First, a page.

School in Battersea are a big attraction and its popularity with young families has earned it the nickname 'Nappy Valley'
What to know about Battersea SW11
Battersea's transformation from one of the most down-at-heel parts of London into one of the most popular residential addresses is one of the most remarkable in the capital. So unpopular was Battersea in Victorian times that its station – the UK's busiest railway hub – was named Clapham Junction even though it sits squarely in Battersea with planners deciding that it would be more prestigious to name it after its more salubrious neighbour Clapham.
The Manager of Marsh & Parsons Battersea Office, Rose Holden says, it is one of the friendliest parts of London. "If you move to Northcote Road you will make friends within a day," she says. In the prime roads of Dents Road, Gorst Road and Blenkarne Road SW11, residents hold an annual dinner and recently clubbed together to install closed-circuit television cameras to improve security in their streets.
There are many other attractions in Battersea and one of the main ones is the low level of council tax. Wandsworth has the second-lowest council tax bills in the country. "The reason," says Holden, "is that every train passing through Clapham Junction station has to pay a levy to the council and that money keeps bills down."
Battersea is one of the most popular places to live for young professionals, and four out of ten residents are aged between 20 and 34. However, schools in Battersea are a big attraction and its popularity with young families has earned it the nickname “Nappy Valley” and Pram Springs. There are good local state schools located 'between the commons' including Belleville School and Honeywell School, both achieving results much higher than the national average.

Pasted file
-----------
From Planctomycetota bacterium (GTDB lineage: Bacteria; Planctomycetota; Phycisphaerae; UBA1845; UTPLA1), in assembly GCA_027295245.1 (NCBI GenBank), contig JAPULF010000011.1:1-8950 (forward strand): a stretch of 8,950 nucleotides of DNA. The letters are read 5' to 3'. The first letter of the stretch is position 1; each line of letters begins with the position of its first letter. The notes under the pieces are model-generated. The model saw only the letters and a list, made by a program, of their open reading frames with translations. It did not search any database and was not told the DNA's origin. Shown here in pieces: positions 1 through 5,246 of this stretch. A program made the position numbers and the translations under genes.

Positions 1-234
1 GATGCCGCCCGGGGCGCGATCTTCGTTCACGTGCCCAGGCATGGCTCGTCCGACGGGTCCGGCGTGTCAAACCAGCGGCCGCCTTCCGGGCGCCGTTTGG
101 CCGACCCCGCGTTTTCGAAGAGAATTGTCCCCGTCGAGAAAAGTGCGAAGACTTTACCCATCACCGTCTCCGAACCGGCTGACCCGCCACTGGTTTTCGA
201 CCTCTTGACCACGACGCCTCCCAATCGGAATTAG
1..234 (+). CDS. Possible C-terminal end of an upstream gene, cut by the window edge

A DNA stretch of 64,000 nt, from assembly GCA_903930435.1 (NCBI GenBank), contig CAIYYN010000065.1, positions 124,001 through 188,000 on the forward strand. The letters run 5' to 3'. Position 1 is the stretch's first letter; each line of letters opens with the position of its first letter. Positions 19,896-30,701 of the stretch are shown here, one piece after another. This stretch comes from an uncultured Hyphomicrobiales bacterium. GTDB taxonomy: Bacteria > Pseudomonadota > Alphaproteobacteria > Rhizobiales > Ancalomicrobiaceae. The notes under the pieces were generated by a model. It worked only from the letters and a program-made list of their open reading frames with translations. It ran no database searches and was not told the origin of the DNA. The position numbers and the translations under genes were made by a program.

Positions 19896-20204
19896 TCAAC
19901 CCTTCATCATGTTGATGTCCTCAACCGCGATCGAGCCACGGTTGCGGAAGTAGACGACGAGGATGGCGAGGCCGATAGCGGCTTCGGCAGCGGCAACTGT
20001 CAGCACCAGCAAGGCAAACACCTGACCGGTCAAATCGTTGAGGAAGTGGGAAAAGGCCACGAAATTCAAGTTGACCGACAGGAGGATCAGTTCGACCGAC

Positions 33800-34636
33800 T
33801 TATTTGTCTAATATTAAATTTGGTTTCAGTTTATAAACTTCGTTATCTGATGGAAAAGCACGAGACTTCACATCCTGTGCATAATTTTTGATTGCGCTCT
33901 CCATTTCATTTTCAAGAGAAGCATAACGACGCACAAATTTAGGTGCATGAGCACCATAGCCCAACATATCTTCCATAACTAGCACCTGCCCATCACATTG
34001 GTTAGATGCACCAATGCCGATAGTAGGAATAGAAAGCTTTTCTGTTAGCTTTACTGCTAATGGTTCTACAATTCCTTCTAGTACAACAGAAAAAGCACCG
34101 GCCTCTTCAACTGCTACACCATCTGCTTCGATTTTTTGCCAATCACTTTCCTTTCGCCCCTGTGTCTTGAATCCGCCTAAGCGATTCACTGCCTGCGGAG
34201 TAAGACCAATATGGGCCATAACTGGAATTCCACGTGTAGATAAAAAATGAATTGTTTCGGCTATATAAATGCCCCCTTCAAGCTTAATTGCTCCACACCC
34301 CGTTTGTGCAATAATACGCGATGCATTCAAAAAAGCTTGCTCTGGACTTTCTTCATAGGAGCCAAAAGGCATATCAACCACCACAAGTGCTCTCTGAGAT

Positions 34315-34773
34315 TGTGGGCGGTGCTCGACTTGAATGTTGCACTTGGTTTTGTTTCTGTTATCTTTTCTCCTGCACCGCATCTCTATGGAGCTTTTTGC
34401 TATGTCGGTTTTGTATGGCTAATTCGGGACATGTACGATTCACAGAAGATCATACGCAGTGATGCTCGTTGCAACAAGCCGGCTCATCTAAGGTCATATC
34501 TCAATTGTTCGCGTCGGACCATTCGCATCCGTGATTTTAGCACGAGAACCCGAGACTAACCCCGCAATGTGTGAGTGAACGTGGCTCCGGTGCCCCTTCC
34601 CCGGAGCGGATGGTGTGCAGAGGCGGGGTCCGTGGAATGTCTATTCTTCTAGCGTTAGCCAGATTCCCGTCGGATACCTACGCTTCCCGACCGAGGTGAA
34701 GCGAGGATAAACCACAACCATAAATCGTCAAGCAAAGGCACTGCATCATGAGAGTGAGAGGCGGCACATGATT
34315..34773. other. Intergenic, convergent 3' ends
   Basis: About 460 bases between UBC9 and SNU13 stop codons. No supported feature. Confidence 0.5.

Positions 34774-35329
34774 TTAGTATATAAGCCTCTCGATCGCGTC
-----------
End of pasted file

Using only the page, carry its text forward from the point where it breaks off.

Celebrities enjoy Battersea life too, chef Gordon Ramsay lives next to Wandsworth Common SW18, while Johnny Vaughan lives nearby on Elsynge Road and other famous residents include Bob Geldof and Dannii Minogue.
Property types in Battersea
As a popular residential area, there is a range of property types in Battersea. With a wealth of Victorian and Edwardian period conversions there is also a good selection of complete period buildings and Victorian villas, with some of the most popular overlooking the Commons. In contrast to the many attractive period buildings, there are an increasing number of contemporary developments, including the waterfront Montevetro building and Norman Foster’s Albion Riverside.
So, what will you get for your money in Battersea?
Marsh & Parsons is one of Battersea's most popular estate agents and has flats and houses for sale in the area commonly referred to as ‘Between the Commons', sitting as it does between Clapham and Wandsworth Commons on Northcote Road. The office also sells property further a field, on the river and around Battersea Park.
Prices are far lower than in neighbouring Chelsea, which is just across the river, with flats for sale starting at around £250,000 for a studio flat in a Victorian conversion in Webbs Road for example, rising to roughly £500,000 for a two-bedroom flat on Kelmscott Road SW11. Two bedroom flats with gardens or terraces can sell for £575,000 or more.
Most of the houses and flats in the area were built by the Victorians and Edwardians, although in the 1980's riverside flats sprung up as house-hunters and developers were priced out of Chelsea. Among the biggest waterside developments are Montevetro, designed by Richard Rogers and Norman Foster's Albion Riverside. The newest – and biggest – is Chelsea Bridge Wharf, where one-bedroom flats sell for upwards of £350,000.
The most popular apartments are Victorian and Edwardian conversions and the most sought after location is around Battersea Park and between the Commons. On Northcote Road SW11 for example, two-bedroom conversion flats sell for between £500,000 and £600,000, popular because of its proximity to Wandsworth Common and the excellent local shops. The price of a three-bedroom cottage on the popular Shaftesbury Estate start at about £550,000 and in Little India – so-called for its street names of Kabul, Kandahar and Afghan – a three-bedroom house will sell for upwards of £650,000.